In many countries, kerosene prices keep on rising. In April alone Nairobi in Kenya saw a 4.4% jump in price. For many poorer people, who rely on kerosene for light and heat, this makes a huge difference, and protests over fuel prices show the anger and despair felt by many.
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‘With Ashden Award money, we can start planning and opening new production and training centres in other African countries right away. I see Toyola being very big in the next few years.’
Suraj Wahab, Founder, Toyola
You can also watch our own video about Sunlabob:
The Ashden Awards has been working alongside a wide range of stakeholders and the Department for Energy and Climate Change who are now working with households and communities, businesses and the public sector to work up options for delivering 'the big shift'. There are many options that are being tested from financial ones such as feed-in tariffs to establishing community wide areas projects to legislative sticks such as the Carbon Reduction Commitment (CRC) set out in the Climate Change Bill.
Earlier this week the Ashden Awards participated in the public sector stakeholder event which brought together public sector organisations as wide as primary care trusts, local authorities, government department or schools. The mood of the event reflected the urgency that is increasingly being felt by Government to deliver against carbon reduction targets and highlighted a number of key issues that are blocking the action needed in the public sector. These include skills and capacity issues such as the need for strong leadership and energy champions within organisation, supply chain issues such as developing the capacity of delivery organisations and helping them to scale up to meet demand and strategic issues such as whether there is a need to extending zero emissions targets to existing public building stock.
Of course there are already shining beacons in the UK whether they be local authorities, schools, charities or businesses already delivering effective sustainable energy solutions; they are called Ashden Award winners. So we were there to share winners’ success stories and to demonstrate the some are already leading the way.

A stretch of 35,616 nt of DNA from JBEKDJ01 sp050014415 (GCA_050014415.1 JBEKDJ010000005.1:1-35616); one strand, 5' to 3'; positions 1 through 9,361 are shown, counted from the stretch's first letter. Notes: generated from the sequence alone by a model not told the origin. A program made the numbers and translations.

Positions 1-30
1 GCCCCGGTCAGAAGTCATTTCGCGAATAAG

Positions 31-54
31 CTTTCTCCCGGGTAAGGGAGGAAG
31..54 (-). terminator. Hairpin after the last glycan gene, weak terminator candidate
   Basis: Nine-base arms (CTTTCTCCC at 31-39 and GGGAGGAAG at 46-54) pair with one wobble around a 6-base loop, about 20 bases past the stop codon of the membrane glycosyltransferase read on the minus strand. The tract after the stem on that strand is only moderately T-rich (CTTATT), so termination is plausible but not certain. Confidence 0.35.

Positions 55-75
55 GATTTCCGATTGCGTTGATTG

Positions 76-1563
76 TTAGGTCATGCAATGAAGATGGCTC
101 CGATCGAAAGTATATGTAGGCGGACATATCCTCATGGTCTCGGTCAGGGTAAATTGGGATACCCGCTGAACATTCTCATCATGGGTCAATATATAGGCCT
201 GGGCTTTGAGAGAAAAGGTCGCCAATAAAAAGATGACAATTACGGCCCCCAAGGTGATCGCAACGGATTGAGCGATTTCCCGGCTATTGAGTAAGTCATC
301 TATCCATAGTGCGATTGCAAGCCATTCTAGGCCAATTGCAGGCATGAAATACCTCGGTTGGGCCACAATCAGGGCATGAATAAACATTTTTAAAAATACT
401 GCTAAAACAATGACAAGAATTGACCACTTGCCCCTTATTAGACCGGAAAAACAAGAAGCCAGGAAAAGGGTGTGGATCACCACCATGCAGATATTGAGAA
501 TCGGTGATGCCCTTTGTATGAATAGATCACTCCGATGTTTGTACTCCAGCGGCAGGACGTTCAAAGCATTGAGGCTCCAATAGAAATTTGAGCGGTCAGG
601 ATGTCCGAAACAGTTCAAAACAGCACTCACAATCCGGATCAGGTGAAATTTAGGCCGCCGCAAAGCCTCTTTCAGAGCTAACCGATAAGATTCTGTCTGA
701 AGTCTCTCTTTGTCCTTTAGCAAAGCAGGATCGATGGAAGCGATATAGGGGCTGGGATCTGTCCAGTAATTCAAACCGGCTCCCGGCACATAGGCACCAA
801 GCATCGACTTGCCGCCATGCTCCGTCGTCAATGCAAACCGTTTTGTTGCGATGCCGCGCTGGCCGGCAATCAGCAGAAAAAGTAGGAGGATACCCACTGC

Their proposal included:
- Stringent, ambitious, international and national carbon regulation policies
- Enforceable renewables mandates with a solar carve out or credit multiplier for solar energy
- Near-term incentives that could include feed-in tariffs, partial rebates, tax credits and/or property-based loans
- Favorable net metering, interconnection, permitting and land-use policies.
Read the full story here.
Now, the Sundance Institute is producing a film about them, called Easy Like Water. Here's a trailer they have released:
You can also watch the Ashden Awards film from 2007:
Milkyas Debebe, their Managing Director, was at Copenhagen, where he was able to meet with the Ethiopian Prime Minister Meles:
Harry Stoves, who has worked with Gaia Association for some time, said:
As you know, Prime Minister Meles has been in the forefront of negotiations at COP15 and we have been very grateful for his efforts. He is championing, on behalf of Africa and the Global South, exactly the right things to make improved stoves and clean liquid fuels available in Africa.
a not-for-profit social enterprise working with low-income communities
Chief Executive Officer (CEO)
Location: South Africa
Salary: circa £42,000 net (c. £60,000 gross) depending on experience
Reports to: Just Energy Board Chair
Just Energy is a not-for-profit social enterprise that works with low-income communities to maximise community revenues from medium sized renewable energy businesses. Just Energy was founded and launched as an independent business by Oxfam GB and draws on the technical and financial collaboration of a diverse range of private sector, NGO and academic partners.
As energy prices rise and technology costs fall, renewable energy is becoming an increasingly viable option for meeting the rapidly rising energy demands in developing countries. These changes in energy markets provide an income generating, skills development and job creation opportunity for low-income communities if they can overcome a range of technical and financial barriers to their involvement.
Just Energy will jointly develop renewable energy projects with communities, helping to overcome these barriers by:
The community-based website Sustainable Guernsey has now transcribed this lecture and Mike, our UK Awards Manager just emailed a link to a presentation Heinberg gave along very similar lines at Totnes.
The rural areas in Western China where REDP's solar PV systems are deployed: